The life of a touring punk band is fraught with peril. Chucking yourself about a stage night after night is bound to bring with it a certain risk factor. Add booze to the mix, and you’re asking for trouble.
For Canadian foursome PUP, though, the rocky road to album two ‘The Dream Is Over’ was one borne out of professionalism, rather than prattery. Years of hard graft and relentless road-time took their toll on frontman Stefan Babcock in a way he could never have anticipated. Below, he opens up on the dark days that fed into to their punk-rock masterpiece.
You took a fair bit of time off the road to sort ‘The Dream Is Over’, was that weird? You were pretty non-stop before that…
Yeah, even before the first record, our M.O. was always to play as many shows as we could, pretty much from the first day that we started playing shows. We’ve been going pretty hard for maybe three years, now.
Talk me through the story behind the album title – you damaged your vocal cords, right?
There’s one, pretty simple story, which is where the actual title came from. We started this seven-week tour with Modern Baseball in America, and on the first day I found out that I had a cyst on my vocal cords and my cords were in the process of haemorrhaging – which kind of means they’re just bleeding into themselves.
I went to see a doctor and they diagnosed these problems, and she said to me, straight on, “the dream is over.” I just thought it was such a fuckin’ ridiculous thing to say to a patient. At first I was really confused, I was kinda laughing like, ‘What do you mean? I don’t understand. She was like, ‘this dream of being a ‘rock star’, or whatever it is you’re doing, it’s over.’
I was like, ‘So you’re just telling me to go get a job at the bank or whatever?’ She was like, ‘Yeah, that’s probably what’s best for you right now.’ Which is just so insane, it’s crazy to tell somebody that! Especially when it’s not really accurate.
“For two weeks I wasn’t allowed to make a sound – no whispering, no anything.”
— Stefan Babcock
Yeah, well you’re still doing it! No job at the bank!
She was just wrong! What she should’ve said was, ‘You’re in a lot of trouble. This is not a good situation – you’re gonna have to go through a lot to get back to what you used to be able to do. That’s what the doctor who I saw for a second opinion said, and three months later we were playing shows together. I feel great now, but it was a scary seven weeks on the road, there.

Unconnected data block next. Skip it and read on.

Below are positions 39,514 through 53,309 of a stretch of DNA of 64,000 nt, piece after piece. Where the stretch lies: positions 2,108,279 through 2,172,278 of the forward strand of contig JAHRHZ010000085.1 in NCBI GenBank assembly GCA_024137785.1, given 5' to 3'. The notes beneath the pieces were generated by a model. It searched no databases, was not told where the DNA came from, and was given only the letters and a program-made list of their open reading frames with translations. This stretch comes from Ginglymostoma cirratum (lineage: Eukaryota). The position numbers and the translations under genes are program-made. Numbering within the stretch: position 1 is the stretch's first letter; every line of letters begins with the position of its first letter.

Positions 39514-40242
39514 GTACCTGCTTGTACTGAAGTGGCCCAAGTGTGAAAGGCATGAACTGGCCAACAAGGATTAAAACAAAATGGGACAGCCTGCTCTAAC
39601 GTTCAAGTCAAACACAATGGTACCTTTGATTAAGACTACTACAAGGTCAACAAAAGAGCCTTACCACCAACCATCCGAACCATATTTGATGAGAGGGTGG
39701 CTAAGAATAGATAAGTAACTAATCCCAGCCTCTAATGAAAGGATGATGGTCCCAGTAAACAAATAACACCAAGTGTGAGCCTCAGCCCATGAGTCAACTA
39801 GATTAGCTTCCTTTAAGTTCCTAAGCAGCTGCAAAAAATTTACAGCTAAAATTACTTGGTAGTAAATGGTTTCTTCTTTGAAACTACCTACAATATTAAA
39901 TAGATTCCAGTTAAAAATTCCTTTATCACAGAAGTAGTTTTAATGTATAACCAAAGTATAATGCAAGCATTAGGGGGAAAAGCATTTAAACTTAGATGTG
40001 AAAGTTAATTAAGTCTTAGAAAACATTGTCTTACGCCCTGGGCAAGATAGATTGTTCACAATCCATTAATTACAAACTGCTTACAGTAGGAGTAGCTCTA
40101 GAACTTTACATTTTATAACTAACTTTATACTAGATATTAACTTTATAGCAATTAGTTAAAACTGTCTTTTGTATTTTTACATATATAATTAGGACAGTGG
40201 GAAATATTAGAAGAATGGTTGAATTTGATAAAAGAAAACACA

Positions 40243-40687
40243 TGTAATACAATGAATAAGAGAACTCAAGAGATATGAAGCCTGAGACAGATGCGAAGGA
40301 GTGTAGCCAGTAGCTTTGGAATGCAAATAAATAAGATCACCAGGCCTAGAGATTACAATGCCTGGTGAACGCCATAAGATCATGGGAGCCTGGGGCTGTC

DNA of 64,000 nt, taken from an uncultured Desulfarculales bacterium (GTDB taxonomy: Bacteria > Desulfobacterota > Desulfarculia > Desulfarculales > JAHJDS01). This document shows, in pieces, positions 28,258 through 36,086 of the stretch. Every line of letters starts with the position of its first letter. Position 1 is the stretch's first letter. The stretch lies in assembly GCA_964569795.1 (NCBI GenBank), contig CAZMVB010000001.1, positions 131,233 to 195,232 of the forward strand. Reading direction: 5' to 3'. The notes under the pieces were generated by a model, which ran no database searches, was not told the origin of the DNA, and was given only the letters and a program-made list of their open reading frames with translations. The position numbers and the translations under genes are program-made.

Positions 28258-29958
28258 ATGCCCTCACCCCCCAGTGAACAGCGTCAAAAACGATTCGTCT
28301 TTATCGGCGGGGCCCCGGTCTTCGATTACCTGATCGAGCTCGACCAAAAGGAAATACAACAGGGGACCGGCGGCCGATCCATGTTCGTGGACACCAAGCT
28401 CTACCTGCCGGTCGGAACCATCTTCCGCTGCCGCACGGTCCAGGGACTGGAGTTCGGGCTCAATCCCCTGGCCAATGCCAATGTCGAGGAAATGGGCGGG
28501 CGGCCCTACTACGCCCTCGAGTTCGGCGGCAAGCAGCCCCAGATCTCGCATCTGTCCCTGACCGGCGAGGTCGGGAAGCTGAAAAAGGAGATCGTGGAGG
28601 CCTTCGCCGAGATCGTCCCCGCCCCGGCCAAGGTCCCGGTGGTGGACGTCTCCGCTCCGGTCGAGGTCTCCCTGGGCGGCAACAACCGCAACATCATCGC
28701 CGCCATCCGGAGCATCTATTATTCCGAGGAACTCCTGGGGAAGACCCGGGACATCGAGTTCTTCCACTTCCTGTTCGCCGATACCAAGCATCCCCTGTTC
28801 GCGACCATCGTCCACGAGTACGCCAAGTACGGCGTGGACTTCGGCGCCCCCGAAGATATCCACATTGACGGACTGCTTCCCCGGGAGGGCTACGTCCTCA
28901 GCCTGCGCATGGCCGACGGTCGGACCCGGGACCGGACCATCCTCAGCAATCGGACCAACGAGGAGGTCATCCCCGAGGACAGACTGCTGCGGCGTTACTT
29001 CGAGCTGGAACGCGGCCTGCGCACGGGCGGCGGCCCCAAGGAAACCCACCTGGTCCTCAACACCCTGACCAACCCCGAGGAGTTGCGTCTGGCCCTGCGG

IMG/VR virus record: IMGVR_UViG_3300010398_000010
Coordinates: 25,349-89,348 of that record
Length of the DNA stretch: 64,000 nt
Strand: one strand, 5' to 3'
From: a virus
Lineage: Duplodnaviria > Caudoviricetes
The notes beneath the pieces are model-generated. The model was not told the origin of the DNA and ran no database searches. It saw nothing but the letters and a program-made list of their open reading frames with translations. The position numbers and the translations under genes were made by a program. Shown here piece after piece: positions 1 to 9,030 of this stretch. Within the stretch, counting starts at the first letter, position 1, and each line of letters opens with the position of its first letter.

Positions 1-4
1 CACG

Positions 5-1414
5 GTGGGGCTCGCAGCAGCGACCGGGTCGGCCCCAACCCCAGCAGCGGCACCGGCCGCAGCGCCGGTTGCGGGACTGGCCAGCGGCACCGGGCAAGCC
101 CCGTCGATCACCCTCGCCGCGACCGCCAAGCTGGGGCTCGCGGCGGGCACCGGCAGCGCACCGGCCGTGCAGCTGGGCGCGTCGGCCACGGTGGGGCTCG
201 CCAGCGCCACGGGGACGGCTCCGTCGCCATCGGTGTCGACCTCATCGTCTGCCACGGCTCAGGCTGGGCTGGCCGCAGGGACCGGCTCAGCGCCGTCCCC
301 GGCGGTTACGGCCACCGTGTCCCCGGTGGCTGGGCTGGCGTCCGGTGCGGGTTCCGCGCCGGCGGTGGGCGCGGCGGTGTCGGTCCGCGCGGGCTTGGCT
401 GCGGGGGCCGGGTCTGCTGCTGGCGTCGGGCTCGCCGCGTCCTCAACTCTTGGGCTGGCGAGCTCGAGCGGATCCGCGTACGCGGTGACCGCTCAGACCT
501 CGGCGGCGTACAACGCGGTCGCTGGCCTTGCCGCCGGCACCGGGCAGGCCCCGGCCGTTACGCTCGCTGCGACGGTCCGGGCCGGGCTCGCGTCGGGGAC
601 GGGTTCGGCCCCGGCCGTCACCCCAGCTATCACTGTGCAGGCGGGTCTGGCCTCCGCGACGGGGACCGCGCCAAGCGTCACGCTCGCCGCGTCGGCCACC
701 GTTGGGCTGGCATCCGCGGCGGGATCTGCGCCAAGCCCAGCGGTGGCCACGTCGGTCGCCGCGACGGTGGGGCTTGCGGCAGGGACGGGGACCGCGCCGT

You carried on with the tour?!
Yeah – she was kinda like, ‘You should go home, the dream is over.’ This was the first day of a really big tour – a really long tour. I kinda just thought, ‘Either she’s wrong, or if she’s right I might as well just run this ship into the ground.’ What’s the point in going home? If I can get on stage and kinda do it tonight, then I’m gonna kinda do it.
I did it for six weeks of the seven week tour, and then one night – at our hometown show – the cords just totally haemmoraged, which means they just filled up with blood. When that happens, you literally can’t make a sound. It’s not a willpower thing, it just doesn’t work. We actually played two shows after that – what we did was PUP Karaoke! They were places where we had really good followings, and we pretty much just had fans come up and sing the songs for me, or friends of ours who play in bands were singing the songs. Jeff Rosenstock sang a few songs, the Modern Baseball guys sang a few songs – it was really good. Those were two of the most fun shows that I’ve ever played!
It takes the pressure off a little bit, as well.
Yeah, it was super fun! I didn’t even sing a word those whole sets and it was great.
After those couple shows, it was a big health problem, me being on the road. Trying to communicate with people can cause serious damage to your vocal cords, so we had to cancel like four shows. The last four shows of a seven-week tour, we were so close to the finish line. That was a huge bummer for me, cause we’ve never cancelled a show for health reasons. That was a pretty big bummer, and that was a rough few months… but I’m feeling a lot better now!
What was the recovery like?
For two weeks I wasn’t allowed to make a sound. I physically couldn’t for about a week, and then for the other week I was on what they call vocal rest. I spent two weeks in total silence – no whispering, no anything.
It was a really weird, weird, weird experience for me. I do a lot of camping on my own, and when I do that I don’t talk to anybody - which is also really weird - but when I do that I find that after a day or two I start talking to myself. That kind of sounds like you’re crazy, but it’s actually what’s keeping you sane! Speaking! This experience was so wild. I got really into my own head. I get got really depressed for those two weeks.